Available on VOD this coming week from writer/director Deborah Anderson is a documentary looking at the ways, history and traditions of the WOMEN OF THE WHITE BUFFALO.
Living in South Dakota at Pine Ridge and Rosebud Indian Reservation are communities of Lakota women, Native Americans who share their story. Their goal is to protect and preserve the native values and stories introducing them to Lakota children now and for the future.
Anderson takes the time to speak with young girls and women from ten to ninety-eight about the experience of what it means to be a modern-day Lakota living on an Indian Reservation. To understand where they are now, it becomes important to discuss the history.
From the time of wars against the Lakota’s, it is a story of children being taken from their parents to attend religious schools. Stripped of their native clothing became difficult enough, but for the Lakota children, cutting of their hair which is a sign of family loss was an even more powerful form of destruction.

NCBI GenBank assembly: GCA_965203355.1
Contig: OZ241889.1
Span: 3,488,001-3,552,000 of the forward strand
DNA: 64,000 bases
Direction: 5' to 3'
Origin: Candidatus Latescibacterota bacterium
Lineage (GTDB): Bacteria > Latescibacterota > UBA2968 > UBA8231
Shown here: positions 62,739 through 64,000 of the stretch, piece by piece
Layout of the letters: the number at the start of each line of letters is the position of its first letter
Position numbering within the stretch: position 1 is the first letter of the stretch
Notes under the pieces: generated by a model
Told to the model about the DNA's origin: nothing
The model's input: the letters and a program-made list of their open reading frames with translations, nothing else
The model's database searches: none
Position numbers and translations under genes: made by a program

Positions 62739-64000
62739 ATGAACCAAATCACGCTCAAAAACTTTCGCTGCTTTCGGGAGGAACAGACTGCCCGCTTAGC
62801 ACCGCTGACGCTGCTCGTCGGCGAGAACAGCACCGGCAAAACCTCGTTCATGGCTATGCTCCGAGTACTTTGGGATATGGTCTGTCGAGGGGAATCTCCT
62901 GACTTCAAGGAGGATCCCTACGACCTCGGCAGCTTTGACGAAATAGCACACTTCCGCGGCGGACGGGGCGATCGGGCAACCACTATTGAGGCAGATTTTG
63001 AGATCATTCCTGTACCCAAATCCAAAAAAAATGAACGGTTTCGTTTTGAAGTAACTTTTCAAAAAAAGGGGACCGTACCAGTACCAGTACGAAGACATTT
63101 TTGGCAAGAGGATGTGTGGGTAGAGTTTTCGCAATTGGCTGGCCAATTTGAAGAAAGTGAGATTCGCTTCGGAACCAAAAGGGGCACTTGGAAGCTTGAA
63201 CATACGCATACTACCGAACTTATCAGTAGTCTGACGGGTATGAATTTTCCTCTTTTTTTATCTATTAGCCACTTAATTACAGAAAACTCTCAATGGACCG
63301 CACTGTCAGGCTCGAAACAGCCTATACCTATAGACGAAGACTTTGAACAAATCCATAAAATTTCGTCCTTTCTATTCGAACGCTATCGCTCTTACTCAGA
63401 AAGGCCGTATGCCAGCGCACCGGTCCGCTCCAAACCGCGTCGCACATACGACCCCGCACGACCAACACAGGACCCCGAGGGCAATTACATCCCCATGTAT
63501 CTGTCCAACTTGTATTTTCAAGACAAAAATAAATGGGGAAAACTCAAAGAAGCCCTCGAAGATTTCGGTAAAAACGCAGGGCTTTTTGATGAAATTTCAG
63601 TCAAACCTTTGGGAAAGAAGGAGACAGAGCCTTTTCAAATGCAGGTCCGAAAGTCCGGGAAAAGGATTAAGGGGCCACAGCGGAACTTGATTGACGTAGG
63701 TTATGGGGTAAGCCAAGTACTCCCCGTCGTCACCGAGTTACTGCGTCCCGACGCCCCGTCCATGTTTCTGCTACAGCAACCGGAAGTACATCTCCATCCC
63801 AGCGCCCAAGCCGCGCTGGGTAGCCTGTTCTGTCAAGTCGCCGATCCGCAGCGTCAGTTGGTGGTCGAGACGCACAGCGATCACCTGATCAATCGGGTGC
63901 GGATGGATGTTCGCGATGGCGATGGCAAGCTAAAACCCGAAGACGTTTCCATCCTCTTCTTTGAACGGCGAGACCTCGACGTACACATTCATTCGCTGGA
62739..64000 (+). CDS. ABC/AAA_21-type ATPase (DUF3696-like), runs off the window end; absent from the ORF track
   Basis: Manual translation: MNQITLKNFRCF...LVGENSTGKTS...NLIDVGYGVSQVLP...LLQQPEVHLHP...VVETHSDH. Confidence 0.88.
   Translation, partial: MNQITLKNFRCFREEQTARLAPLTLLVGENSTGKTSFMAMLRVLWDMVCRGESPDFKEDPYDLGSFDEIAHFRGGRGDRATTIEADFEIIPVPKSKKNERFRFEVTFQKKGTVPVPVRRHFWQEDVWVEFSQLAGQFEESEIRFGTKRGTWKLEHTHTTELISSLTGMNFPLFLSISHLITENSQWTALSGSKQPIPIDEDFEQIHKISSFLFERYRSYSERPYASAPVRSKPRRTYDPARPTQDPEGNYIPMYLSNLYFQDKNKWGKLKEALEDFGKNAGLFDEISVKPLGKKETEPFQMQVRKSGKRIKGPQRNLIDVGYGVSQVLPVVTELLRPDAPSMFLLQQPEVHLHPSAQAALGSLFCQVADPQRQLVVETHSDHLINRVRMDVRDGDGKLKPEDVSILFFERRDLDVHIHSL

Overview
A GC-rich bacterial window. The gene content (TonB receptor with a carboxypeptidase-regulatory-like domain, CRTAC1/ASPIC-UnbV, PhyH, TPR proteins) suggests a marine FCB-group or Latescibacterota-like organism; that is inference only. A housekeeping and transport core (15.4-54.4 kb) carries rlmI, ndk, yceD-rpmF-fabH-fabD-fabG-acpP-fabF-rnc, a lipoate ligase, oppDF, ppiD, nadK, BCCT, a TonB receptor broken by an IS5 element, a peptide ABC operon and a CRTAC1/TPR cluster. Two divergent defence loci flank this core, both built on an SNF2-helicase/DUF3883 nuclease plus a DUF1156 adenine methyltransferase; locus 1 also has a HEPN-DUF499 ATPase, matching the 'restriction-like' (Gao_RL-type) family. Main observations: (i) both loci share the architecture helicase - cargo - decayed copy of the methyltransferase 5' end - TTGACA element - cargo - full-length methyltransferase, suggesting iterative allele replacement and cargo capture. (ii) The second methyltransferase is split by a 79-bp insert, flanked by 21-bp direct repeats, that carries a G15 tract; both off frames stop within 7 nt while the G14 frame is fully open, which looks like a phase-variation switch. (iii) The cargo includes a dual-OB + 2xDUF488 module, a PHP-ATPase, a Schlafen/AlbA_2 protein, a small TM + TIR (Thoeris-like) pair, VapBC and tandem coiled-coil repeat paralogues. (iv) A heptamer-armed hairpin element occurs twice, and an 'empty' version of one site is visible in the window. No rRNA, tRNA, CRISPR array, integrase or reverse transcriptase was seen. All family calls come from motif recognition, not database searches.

Taking children from their parents happened for more than one generation as well. Treaty making and treaty breaking becomes a spiritual destruction as well. Eventually, what is left is Lakota’s living in poverty on land that had one purpose, to help along the extinction of the Lakota people. Even in their lowest point, the Lakota people managed to barely survive.
Then, the Lakota people begin to move away from the reservation and children adopted out which mean again, losing the values that have held the people together. Alcohol and drugs became predominant on the reservation which destroyed families even more. Children became the casualty of their parents’ inability to get help for addiction.
Grandparents attempt to step in, raise and try to teach the children as best as they can. But we all know it takes a village to raise a child so what do you do when the village is crumbling? First of all, there had to be an acknowledgement that there was an issue and the second is find ways to reach those in government that could help.